Newark Mayor/oversized political personality Cory Booker has a suggestion for politicians and government officials who want to engage their constituents and build their public profiles: be more like Ashton Kutcher.
No, really: Booker, who remains one of the world’s most popular politicians on Twitter, wasn’t suggesting that the South by Southwest attendees who gathered to hear him speak should produce reality TV shows or promote smartphones. But he did credit Kutcher with bringing him into the social media fold by introducing him to the land of 140 characters–and he implied that the most successful political leaders of the future will be those who follow him headfirst into the digital maelstrom by interacting with real-life people rather than just posting press statements and linking to complimentary op-eds.
See, it’s one thing for an elected representative to have an official account–they pretty much all do at this point. But Booker’s social voice is closer to that of, say, an “influencer” like Richard Branson than Vice President Joe Biden, whose feed consists of fairly rote announcements created by administration communications staffers.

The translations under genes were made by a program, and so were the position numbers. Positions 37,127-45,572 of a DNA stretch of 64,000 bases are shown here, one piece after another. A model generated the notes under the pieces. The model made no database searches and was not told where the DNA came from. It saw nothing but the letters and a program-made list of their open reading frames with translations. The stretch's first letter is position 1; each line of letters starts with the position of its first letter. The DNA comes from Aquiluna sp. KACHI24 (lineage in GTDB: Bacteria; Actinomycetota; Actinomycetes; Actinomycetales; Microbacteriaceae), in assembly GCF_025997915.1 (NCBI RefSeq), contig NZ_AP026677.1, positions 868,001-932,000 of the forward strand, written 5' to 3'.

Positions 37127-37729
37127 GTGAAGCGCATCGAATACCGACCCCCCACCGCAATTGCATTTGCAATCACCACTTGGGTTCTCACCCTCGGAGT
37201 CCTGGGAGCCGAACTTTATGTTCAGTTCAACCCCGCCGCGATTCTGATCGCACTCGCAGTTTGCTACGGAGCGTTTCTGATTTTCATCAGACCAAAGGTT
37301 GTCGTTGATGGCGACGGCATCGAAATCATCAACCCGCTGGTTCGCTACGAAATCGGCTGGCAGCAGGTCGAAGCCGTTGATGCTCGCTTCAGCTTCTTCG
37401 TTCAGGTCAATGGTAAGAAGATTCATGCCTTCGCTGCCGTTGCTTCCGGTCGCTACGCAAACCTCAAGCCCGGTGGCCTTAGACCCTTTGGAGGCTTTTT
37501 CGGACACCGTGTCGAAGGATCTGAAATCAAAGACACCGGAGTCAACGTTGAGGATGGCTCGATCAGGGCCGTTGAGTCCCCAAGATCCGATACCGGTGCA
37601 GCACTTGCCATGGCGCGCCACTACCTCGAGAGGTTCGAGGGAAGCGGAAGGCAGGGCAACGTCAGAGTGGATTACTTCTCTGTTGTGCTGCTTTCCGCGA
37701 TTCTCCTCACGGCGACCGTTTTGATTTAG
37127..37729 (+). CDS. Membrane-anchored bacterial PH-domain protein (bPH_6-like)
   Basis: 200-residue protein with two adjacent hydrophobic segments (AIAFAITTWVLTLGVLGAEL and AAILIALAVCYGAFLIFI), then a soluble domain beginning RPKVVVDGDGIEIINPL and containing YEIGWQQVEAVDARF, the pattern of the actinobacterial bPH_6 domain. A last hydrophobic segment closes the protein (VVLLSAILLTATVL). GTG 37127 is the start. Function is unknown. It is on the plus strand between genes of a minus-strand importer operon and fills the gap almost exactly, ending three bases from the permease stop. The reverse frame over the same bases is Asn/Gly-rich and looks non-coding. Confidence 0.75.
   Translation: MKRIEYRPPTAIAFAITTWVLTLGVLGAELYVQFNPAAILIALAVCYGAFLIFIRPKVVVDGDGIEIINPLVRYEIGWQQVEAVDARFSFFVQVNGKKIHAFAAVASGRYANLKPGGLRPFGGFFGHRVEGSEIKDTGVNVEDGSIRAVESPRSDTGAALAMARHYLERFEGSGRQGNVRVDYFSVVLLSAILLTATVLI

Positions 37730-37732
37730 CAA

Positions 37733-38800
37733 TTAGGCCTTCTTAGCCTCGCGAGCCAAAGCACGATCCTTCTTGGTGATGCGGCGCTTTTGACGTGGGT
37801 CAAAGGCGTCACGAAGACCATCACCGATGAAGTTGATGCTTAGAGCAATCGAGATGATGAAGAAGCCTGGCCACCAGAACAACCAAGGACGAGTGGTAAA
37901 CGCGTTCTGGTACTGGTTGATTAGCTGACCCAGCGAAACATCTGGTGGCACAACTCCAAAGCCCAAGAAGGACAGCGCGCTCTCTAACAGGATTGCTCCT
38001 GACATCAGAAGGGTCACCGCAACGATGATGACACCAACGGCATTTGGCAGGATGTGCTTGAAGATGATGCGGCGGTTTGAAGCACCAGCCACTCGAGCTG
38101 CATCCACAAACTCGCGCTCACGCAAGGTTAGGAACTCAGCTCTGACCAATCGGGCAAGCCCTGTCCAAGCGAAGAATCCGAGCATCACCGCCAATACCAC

In Booker’s own words, social media allows politicians like him to more effectively do their jobs by serving the public in the most direct way possible. In a sense, this brand of political engagement resembles customer service. For example, Booker famously used his Twitter account to offer shelter to neighbors who had their power knocked out by Hurricane Sandy. Thanks to the convenience of the tool he says that “I will find out before anybody in my government when a light is out.”
Booker thinks that Americans are tired of “scripted politicians”–and that those who focus on engaging with their audience like good PR people will stand out as our politics grows more thoroughly digital each day. The public also likes to know that its representatives have a sense of humor, and Booker’s lighthearted response to the many tweets mocking his “Superman” status is a good example.
Will this openness lead to some light, Scott Brown-style embarrassments? Sure. But we live in an era characterized by low public trust in government and big business alike. Politicians, like brands, ignore the value of true audience engagement at their own peril.
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